Speech Notes for SIDS International Conference
Associate Minister of Health
Speech Notes for
6th SIDS INTERNATIONAL CONFERENCE
8 Februarty 2000
Tena koutou katoa
I am very pleased to have been invited to open today’s conference. It represents an ideal opportunity to meet with you informally to discuss the problem of SIDS in Aotearoa/New Zealand and to inform you of this Government’s commitment to reducing SIDS, especially among Maori.
I would particularly like to welcome our international contributors here for this conference. We are grateful that you have been willing to share with us the benefit of your acquired wisdom in these areas.
Equally, it is my pleasure to have this occasion to acknowledge significant contributions of the many professionals, communities and whanau/families to the development of SIDS programmes within Aotearoa/New Zealand.
Thank you for your hard work, there is nothing more precious than the gift of life. He aha te mea nui o te Ao. He tangata he tangata he tangata.
SIDS in NZ
SIDS mortality in Aotearoa/New Zealand has traditionally been higher than in Britain and the United States, and significantly higher than Asian countries like Hong Kong.
As is common in other countries with a disadvantaged indigenous population, Maori comprise a significant proportion of SIDS deaths. Recently however the gap between Maori SIDS rates and the rate for the overall population has lessened. This provides a strong impetus to build upon these successful strategies and celebrate those gains within the Maori SIDS programmes.
Research shows us that SIDS is much more common among people who smoke, and is also poverty related. Maori comprise a large proportion of those in the lower socio-economic groups, and smoking is common among wahine Maori. These risk factors are also prevalent in non-Maori families within similar social situations. Prevention measures aimed at these risk factors are vital if we are to make headway and reduce the level of SIDS in NZ.
So what does this Government intend to do to address these issues? We will continue to address the risk factors confronting us such as:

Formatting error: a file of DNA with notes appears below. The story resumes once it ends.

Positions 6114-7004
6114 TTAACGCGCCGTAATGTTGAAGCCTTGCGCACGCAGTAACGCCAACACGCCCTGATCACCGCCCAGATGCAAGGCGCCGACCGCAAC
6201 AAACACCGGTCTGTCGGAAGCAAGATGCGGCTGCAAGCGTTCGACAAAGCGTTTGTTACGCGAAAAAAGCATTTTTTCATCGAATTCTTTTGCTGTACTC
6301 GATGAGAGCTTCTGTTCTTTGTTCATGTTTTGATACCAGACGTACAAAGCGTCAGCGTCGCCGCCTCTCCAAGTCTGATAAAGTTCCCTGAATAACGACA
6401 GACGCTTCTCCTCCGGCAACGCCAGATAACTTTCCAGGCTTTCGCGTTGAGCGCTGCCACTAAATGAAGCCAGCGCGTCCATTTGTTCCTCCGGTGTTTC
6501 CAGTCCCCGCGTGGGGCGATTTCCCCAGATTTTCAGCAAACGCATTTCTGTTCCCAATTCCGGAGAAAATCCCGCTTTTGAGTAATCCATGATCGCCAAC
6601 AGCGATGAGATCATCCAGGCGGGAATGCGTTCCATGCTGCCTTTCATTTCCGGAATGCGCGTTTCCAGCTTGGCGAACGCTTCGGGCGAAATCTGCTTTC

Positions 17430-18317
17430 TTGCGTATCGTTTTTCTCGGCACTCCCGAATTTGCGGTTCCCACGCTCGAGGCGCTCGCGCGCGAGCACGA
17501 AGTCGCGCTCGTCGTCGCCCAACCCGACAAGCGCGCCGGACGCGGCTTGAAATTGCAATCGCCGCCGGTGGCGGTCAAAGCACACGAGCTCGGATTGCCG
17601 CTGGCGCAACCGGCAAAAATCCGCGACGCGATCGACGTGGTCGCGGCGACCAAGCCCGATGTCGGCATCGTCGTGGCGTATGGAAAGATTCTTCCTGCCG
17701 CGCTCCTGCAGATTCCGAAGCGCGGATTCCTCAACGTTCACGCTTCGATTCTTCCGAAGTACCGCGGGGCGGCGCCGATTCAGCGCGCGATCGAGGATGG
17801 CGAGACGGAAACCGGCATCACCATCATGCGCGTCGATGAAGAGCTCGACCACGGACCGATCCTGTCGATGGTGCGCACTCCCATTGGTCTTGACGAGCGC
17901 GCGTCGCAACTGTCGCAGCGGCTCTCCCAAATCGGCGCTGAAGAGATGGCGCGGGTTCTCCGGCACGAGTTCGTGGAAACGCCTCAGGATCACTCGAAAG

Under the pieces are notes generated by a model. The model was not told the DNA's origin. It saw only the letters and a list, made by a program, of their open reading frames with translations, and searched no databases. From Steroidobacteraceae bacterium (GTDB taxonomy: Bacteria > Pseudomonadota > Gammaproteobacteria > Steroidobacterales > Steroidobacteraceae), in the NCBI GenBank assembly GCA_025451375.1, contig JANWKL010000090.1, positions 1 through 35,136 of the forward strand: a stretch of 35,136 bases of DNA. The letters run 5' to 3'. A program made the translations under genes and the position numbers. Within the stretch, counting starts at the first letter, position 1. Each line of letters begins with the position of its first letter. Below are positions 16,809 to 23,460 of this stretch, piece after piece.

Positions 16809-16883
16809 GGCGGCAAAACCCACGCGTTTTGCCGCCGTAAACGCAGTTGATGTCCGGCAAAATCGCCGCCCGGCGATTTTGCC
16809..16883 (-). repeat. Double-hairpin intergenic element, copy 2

Young parents requiring
health information and education.
An income base that nurtures young people into strong roles of parenthood.
An environment that provides warm safe shelter where our babies may thrive and grow to reach their fullest potential in life.
Therefore, the emphasis is on co-ordination and integration building upon our community strengths, the best of our cultural characteristics and proven strategies for early engagement in health promotion, health prevention programmes, and Maori health workforce development strategies.
Improving the status of children’s health is a priority for this Government. “The Child Health Strategy” is a good starting point and this Government intends to build on this by:
Extending support for the Family Start
programme to ensure that it is meeting the needs of families
and with a view to widening the scope of the programme
eventually to become nationwide. Currently, there are
thirteen independent Maori health providers working in
partnerships with their communities and co-ordinating with
other organisations these exciting services.
Funding Plunket Line for a 24 hour, 7 days a week telephone service.
I can also confirm that the Government is committed to maintaining the free under sixes policy so that young children have access to GP services and the pharmaceuticals they need.
Furthermore, the Government will complement these services with initiatives specifically for those children not currently accessing primary care. Immunisation is another important preventive health measure, which needs more attention.
Services such as those offered by a range of independent Maori primary health care providers, and Plunket, delivering health services directly to our tamariki and young parents will continue to fulfil an integral part of the primary care system, as emphasis is put on developing a healthy nation.